Taika Waititi stands proudly as one of New Zealand’s finest exports of the 21st century. The Academy Award winner would rise to prominence with his 2007 comedy Eagle vs Shark, giving him the platform to create other titles of the genre including Boy, What We Do in the Shadows and Hunt for the Wilderpeople.
The unique styling of the Raukokore native would see him appointed by Marvel to take control of the Thor property a few years later. It would be a meteoric rise for the director, writer, producer and actor, but it was ‘overnight success’ many years in the making.
For prospective filmmakers in New Zealand who want to know the tricks of the trade from the Jojo Rabbit director, he does have some points of wisdom that he has recognised himself and passed down from his peers.
One of the keys for Taika Waititi to really hash out his concepts and venture forward with confidence is his keyboard on the computer and his pen when he has a pad of paper available. “One of the tricks I’ve learned is to keep writing no matter what,” he argues. “Force yourself to write and write and write. There might be times where I have no idea what I’m going to write.” Although he admits that it is the loneliest part of the job within the filmmaking process, it is the best method to tapping into that creative streak and exploring facets in the script that could not be discovered through other methods.
Those who don’t know the filmmaking process could deem reaching out to peers and colleagues as a weakness. Given the amount of money and egos involved in the project, it can be easy to venture forward in the belief that the director, producer, writer, actor, editor or cinematographer knows everything about their role. Taika Waititi does not follow that school of thought, admitting that he reached out to fellow Kiwi Peter Jackson for advice.
Just as he was given the opportunity to jump from comedic indie filmmaker to taking the director’s chair for the 2017 Marvel blockbuster Thor: Ragnarok, he told the award winner that he was daunted by the prospect. “Hey man, I don’t know what the f*** I’m doing,” he remarked to Jackson. “How do you do one of these big movies?”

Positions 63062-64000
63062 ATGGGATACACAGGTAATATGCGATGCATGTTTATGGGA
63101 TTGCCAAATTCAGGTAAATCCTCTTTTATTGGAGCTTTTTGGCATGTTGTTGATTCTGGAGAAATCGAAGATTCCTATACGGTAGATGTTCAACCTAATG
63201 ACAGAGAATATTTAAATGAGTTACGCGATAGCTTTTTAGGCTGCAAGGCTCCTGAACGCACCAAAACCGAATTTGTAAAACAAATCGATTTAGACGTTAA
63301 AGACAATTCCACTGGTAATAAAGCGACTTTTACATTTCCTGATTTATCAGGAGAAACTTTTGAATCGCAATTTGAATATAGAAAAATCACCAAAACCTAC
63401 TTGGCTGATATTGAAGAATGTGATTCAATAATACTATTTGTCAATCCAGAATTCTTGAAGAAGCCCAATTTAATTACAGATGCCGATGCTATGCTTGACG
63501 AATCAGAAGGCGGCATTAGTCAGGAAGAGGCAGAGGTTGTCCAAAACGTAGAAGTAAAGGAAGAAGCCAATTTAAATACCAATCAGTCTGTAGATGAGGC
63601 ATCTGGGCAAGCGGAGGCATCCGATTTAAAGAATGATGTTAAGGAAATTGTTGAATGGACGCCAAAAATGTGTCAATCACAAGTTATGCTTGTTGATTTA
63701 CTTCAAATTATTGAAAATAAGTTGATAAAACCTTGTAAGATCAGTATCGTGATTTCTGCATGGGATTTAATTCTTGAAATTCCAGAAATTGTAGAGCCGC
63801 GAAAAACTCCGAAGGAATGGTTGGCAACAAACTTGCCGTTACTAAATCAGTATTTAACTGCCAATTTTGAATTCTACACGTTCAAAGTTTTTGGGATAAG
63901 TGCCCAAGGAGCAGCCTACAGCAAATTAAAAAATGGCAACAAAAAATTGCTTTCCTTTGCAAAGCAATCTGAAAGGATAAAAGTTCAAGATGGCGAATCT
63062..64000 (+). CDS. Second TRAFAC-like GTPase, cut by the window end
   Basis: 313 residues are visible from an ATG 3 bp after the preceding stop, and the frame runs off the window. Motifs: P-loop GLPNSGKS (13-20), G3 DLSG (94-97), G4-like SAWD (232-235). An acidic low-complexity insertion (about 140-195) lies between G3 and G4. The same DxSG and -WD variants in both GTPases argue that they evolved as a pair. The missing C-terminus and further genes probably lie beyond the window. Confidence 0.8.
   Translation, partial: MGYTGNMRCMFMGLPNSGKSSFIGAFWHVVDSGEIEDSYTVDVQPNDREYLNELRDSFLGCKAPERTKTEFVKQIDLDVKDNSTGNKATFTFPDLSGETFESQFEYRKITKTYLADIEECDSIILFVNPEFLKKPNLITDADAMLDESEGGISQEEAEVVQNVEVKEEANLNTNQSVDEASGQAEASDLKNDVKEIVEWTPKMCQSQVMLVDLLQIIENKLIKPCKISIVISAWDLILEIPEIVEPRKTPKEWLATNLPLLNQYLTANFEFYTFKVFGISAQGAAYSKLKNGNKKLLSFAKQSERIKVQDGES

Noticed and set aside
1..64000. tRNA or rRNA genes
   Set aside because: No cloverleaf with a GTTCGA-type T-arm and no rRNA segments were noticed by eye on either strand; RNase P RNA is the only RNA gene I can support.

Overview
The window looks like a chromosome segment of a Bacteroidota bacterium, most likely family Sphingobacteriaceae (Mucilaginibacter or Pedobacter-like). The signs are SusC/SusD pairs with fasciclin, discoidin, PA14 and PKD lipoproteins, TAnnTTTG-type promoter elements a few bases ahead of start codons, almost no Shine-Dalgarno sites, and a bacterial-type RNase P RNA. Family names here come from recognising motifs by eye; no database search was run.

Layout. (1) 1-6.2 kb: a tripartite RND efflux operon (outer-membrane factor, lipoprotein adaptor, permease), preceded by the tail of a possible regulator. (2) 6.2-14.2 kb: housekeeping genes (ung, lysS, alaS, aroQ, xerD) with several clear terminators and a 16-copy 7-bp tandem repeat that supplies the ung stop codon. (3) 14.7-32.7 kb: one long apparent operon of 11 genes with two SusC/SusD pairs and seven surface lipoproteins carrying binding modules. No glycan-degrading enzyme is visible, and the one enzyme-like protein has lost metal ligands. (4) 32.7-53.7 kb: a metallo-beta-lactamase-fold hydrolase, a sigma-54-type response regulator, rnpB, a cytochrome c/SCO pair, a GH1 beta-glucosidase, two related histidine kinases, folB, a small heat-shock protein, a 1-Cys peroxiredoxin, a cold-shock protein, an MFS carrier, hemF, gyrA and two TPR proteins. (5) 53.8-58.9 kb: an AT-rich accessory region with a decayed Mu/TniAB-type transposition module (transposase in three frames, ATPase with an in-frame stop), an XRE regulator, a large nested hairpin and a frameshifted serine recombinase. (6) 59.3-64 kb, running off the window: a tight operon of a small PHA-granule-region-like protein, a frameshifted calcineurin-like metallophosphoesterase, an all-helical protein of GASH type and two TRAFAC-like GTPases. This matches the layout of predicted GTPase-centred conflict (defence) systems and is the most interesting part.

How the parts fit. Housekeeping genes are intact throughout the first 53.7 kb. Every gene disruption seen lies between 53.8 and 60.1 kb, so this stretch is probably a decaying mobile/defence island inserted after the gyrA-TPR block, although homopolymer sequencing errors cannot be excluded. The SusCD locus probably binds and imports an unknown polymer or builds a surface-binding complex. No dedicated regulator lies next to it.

The Lord of the Rings franchise director would advise Taika Waititi to just follow the script – metaphorically and literally. Once the call sheet has been formulated, then every participant at every level of the project understands what is expected of them and where they fit into the framework. While there have been many alterations with the movie making process, this is a principle that Jackson believes remains true no matter what.
Existing outside of the comfort zone is not something that many filmmakers will want to embrace. Once they have defined a role, they enjoy staying inside those boundaries. For Taika Waititi, creating a movie is about tapping into heightened senses and exploring new territory. “I like to find things that seem dangerous to me,” he remarked. “Things that feel that I’d be nervous for most of the time that I’m making it.”
It might sound counterintuitive because making something terrible and not knowing about it remains one of his greatest fears in the industry. “Every project I’ve gone into, if I feel like this could be the end of my career, then it’s been a really good experience,” he told Elijah Wood and Daniel Noah.
That bold and unapologetic philosophy has allowed Taika Waititi to realise his talent, even when his own doubts and reservations threated to derail his progress.